Last But Not Least: Acrylic Photo Printing

The last of the prints I tested was from WhiteWall, which produces (and quickly ships) large-format photo prints in Cologne, Germany. Originally, my plan was to test the company’s “Direct Print Behind Acrylic” service, which does a six-color printing directly on clear acrylic glass — currently at prices starting at $7 (4″ by 4″) and going up to a gigantic 66″ by 44″ ($697). But after looking over the numerous acrylic options WhiteWall offers, I decided to try something else: “Original Photo Print Under Acrylic Glass” ($13-$889). The 20″ by 30″ print above normally retails for $225, but can be had for under $185 with one of WhiteWall’s common coupon codes. Reflections near the bottom are from the acrylic top surface.


I switched from the direct acrylic print to the more expensive option after contacting WhiteWall for guidance. There’s no single “right” answer when choosing between the aforementioned options or two others — printing under matte acrylic or a “special resin” — but WhiteWall noted that (1) the glossy acrylic is very reflective, and has greater depth if you switch from 1/16″-thick to 1/4″-thick acrylic, (2) the matte acrylic does reduce the “pop” of an image, and (3) direct printing on acrylic, rather than a photo print under acrylic, actually reduces the color accuracy of the image. For the sample print here, I opted to go with a middle of the road option: glossy rather than matte, thinner rather than thicker acrylic, and superior color fidelity. You can upgrade or downgrade your print based on the options you prefer.


Overall, I was pleased by the quality of the WhiteWall print, and very impressed by the quality of the mounting hardware. On a positive note, the print offers strong pixel-level detail, more than doing justice to a source image that was taken at night and could have easily looked grainy in spots. Color fidelity is fair: though the image looks great when considered in isolation, some of the original image’s rich golden tones were softened into light oranges. The comparison sample image above is most different from the original in reflectivity: the extra light at the top left and ghosting you see to the right are all just reflections, not problems with the print. Just as WhiteWall said, the glossy surface is really glossy, so if you’re planning to hang your print in an area with lots of light or other reflective potential, go matte instead.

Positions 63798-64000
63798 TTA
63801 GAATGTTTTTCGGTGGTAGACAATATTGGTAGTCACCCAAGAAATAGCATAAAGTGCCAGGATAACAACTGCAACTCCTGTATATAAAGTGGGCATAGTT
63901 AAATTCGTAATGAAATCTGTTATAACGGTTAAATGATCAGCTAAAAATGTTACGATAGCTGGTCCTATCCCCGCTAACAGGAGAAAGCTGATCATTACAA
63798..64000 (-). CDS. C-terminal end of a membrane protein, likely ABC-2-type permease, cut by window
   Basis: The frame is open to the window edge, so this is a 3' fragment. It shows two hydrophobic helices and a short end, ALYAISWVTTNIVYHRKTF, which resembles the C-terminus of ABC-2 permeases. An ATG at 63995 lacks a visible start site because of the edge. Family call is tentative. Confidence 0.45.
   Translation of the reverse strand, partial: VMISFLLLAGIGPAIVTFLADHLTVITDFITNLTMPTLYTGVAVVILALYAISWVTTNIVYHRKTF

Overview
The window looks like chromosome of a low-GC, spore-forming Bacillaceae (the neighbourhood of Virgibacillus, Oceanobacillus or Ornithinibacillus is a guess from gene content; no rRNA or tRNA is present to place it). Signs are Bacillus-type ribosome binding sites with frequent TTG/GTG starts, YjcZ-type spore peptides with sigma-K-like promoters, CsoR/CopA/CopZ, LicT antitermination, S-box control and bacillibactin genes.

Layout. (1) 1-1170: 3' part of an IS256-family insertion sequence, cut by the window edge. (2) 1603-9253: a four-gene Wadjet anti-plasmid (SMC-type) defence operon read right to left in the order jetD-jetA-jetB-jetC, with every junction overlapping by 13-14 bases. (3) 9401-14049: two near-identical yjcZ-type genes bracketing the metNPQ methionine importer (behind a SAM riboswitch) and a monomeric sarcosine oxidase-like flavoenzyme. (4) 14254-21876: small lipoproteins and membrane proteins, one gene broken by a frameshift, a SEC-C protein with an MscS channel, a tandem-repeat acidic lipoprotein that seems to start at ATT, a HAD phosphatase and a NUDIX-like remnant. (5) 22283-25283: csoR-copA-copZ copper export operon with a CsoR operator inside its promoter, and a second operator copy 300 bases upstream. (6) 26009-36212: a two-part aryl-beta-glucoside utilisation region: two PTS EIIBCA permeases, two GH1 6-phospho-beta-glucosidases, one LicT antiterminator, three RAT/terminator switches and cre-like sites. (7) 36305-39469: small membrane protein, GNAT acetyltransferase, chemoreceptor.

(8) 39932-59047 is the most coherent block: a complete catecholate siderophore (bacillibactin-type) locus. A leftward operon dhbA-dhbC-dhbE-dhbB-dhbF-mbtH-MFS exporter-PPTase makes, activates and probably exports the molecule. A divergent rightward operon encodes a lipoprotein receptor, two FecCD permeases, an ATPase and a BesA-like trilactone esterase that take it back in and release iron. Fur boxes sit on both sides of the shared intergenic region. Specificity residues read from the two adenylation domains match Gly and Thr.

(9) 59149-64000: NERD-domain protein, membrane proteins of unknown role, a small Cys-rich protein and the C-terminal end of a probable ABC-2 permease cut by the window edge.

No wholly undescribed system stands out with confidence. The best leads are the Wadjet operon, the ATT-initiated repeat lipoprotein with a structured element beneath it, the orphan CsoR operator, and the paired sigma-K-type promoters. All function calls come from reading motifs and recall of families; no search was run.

WhiteWall’s mounting hardware is really special. Beyond the thickness of the acrylic, the photo behind it, two layers of metal and the white backing, there are metal rails on all four edges that enable the print to be hung on any edge, or given extra support on a wall should you need it. I’d call this the most deluxe mounting hardware of any of the prints I tested, and certainly worth considering in the overall value equation when placing an order.



Which Should I Pick?

As you can see from the variety of options I’ve covered here, choosing a large-format photo printing process is a highly personal decision: it’s as much about the photo you start with as the type of result you want to achieve. If your source photo is low-resolution or a little blurry, but otherwise worthy of being enlarged, my advice is to consider either the hand-painted canvas or print-on-canvas options — soft paints have a way of making these images look great, regardless. For hyper-realistic printing, it’s hard to beat the glossy direct printing on metal I originally spotlighted. And if you like the look of glass, my advice would be to aim for either matte acrylic or thick glossy acrylic depending on the look you prefer, and the reflectivity of the room where the print will be hung.

There are plenty of great ways to free your favorite photos from the confines of your Mac’s photo library. Regardless of the option you pick, give (at least) one a try so you can see what a difference it makes in your home or office. There are other ways to decorate the room where your Mac lives, but none with as much personal value as an image you made yourself.

More From This Author

Check out Part 1 of this How-To guide here, Part 2 of this How-To guide here, and more of my How-To guides and reviews for 9to5Mac here! I’ve covered a lot of different topics of interest to Mac, iPad, iPhone, iPod, Apple TV, and Apple Watch users. Don’t forget to click on Older Posts at the bottom of the page to see everything!